Why I Fell Out of Love With "CrossFit"

Wednesday, June 17, 2020 - 01:02

Before we get into this, I'm referring to the group class, everyone does the same "high intensity" working while trying to "forge elite fitness."

Oh and don't get me wrong. I "drank the kool-aid." I mean, I swam in it.

I was going to go to the games. I was going to build a gym of fire breathers that can all do muscle ups and snatch 200lbs.

I never stopped to ask whether or not this was what people wanted or - more importantly - needed. I was so consumed with the cool fitness modality, or "sport" if you will, that I was blinded to the fact that there are some pretty obvious flaws if you want to create a fitness journey that lasts a lifetime and can lead to a client having autonomy in their fitness.

The group aspect is fun, and doing the same high intensity workout with others around you will double up on hormone responses that your body gets hooked on. You convince yourself that this is where you need to be, because it just feels so good. 

But, does it? Does it really feel good?

Are your goals being addressed? Your specific goals? Or are you snatching because that's what's on the menu for the day?

Is your movement selection and load correct for your body and your lifestyle?

Are your workouts serving you, or consuming you?

After twelve years in the "CrossFit" scene I have seen too many people become consumed by having to prove themselves to others or to themselves and forget that they need to take care of their mind and body, first.

If you want to get a pull-up you should be working on that.

If you don't want a big back squat, there is no need for you to do heavy back squats. In fact the argument could be made that unless you're training for a sport that requires bilateral power production, you don't ever need back squats in your life. Blasphemy, I know.

It is not normal or correct to have an "always achey" joint. Your workouts should address this and work around it if necessary.

Group fitness is fun, I get that. Nobody is telling you not to workout with your friends. We're only saying that your friend might not need or want to snatch to be fit. You might not want to do handstand push-ups but your friend is all about it.

We also have to be leery of "keeping up with the joneses." Going into the gym and loading more weight to keep up with your buddy even though your knee is aching is a sign that we have a misaligned intent for fitness. At that point, our movement practice has become counterproductive.

Listen, I love the "constantly varied high intensity functional movement" idea for fitness. It changed my life and allowed me to open a gym to help change other lives.I also know that the early adopters were MMA fighters, special warfare operators, and olympic athletes. Resilient individuals who had spent years practicing the basics and practicing a personal program before just diving in.

There was no long term test for the masses. CrossFit took off like a bullet train and we all just tried to keep up.

So did our parents and grandparents. High volume high impact cyclical movements performed at high intensity for the sake of "forging elite fitness" was prescribed to the masses with little regard for training age, chronological age, specific goals, or movement limitations.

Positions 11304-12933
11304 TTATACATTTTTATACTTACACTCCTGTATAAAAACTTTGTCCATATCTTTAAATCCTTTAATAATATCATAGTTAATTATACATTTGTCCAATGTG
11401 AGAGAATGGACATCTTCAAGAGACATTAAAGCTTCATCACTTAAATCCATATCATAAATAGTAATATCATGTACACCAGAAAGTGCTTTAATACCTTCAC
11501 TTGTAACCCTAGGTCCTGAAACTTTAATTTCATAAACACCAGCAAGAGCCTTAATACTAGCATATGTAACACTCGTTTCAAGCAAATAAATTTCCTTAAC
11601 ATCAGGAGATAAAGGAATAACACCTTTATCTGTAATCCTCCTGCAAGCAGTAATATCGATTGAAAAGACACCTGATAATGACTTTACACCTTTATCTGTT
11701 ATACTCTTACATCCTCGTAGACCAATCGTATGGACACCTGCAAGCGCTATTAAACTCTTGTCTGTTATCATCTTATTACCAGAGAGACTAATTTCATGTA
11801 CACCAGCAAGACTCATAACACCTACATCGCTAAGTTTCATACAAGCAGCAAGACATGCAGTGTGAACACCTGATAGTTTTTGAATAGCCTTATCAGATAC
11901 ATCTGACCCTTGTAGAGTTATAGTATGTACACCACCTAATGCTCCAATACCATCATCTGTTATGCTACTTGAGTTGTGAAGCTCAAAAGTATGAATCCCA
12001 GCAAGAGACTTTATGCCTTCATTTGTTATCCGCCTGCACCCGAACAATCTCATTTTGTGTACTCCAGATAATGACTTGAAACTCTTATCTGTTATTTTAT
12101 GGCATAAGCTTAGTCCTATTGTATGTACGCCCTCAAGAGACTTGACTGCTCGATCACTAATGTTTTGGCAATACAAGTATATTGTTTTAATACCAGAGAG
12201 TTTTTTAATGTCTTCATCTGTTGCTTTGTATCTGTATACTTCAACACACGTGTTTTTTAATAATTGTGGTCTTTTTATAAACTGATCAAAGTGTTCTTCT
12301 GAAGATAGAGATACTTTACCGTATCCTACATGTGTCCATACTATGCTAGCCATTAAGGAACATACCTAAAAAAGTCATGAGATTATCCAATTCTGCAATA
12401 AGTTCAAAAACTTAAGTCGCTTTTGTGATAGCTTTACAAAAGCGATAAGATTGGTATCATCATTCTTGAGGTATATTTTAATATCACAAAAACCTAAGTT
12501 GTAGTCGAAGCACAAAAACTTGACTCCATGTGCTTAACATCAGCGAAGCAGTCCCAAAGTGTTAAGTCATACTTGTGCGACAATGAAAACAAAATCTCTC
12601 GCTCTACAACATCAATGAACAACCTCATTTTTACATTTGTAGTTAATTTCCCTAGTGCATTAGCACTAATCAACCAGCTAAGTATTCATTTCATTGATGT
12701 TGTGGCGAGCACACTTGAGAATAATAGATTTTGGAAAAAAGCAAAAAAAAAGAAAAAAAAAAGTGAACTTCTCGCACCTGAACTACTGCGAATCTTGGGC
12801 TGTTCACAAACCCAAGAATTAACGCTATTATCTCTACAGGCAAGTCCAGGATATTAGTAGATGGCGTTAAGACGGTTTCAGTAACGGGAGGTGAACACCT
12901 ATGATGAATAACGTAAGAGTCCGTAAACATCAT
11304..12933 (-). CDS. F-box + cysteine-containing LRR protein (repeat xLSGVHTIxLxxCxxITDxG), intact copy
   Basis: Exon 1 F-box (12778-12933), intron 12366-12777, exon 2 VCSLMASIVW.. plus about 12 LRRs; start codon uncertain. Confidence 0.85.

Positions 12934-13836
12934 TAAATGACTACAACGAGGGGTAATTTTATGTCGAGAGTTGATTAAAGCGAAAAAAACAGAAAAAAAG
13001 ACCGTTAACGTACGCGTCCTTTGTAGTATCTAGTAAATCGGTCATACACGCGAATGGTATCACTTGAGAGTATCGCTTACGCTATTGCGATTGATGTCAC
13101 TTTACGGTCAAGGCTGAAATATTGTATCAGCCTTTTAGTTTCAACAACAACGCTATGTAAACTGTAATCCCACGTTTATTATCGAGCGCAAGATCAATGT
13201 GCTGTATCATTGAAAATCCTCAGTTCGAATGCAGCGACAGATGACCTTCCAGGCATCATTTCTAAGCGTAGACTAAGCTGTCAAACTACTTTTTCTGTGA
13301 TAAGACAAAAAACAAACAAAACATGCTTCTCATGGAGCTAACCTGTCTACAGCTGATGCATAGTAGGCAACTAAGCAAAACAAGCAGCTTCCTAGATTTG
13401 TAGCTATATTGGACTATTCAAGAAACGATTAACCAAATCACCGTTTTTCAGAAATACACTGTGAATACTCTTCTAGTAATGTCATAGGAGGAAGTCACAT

Asking someone to squat is not screening them for movement limitations. Come see me when you're screening each joint and testing for strength balance as well. These are the things that provide quality of life AND allow a professional coach to write a program to address those imbalances. Without looking at these physical markers and contributing lifestyle factors, it is a disservice to blindly prescribe movement to somebody.

Let's be real for a second. Most of us do not need "elite fitness" and even more people do not have the lifestyle pieces in place outside the gym to be able to safely and repeatedly express the high intensity movement inside the gym - even when "modified" or "scaled." Being in pain because of the gym is the opposite of why we should be doing fitness. Participating in an exercise program that causes discomfort is akin to insanity, of which the definition is "repeating the same task over and over expecting a different result."

This is why we are moving forward with our Thrive™ group class at Ardent Fitness. Our Thrive™ Class is unlike any that you’ve experienced. We combine a personal program with a fun hour with your friends. You get the best of both worlds via a half and half split. The first half of class is custom work for you, your body, and your specific goals. This is delivered to you from your own coach via an app and the coach running class will be there to make sure you are wholeheartedly setup for success. In the second half of class, everyone does the same fun conditioning workout together. Your coach has also armed you with the knowledge of what is the right modification for you, according to your movement screens and strength balance tests. This approach gives us the most effective AND most fun approach by combining a personal program with the opportunity to throw-down with your friends.

We are a personal coaching facility that helps individuals to find their most powerful self.

We are Ardent Fitness.



-Chase Tolleson

OPEX Coach

Chase Coach pic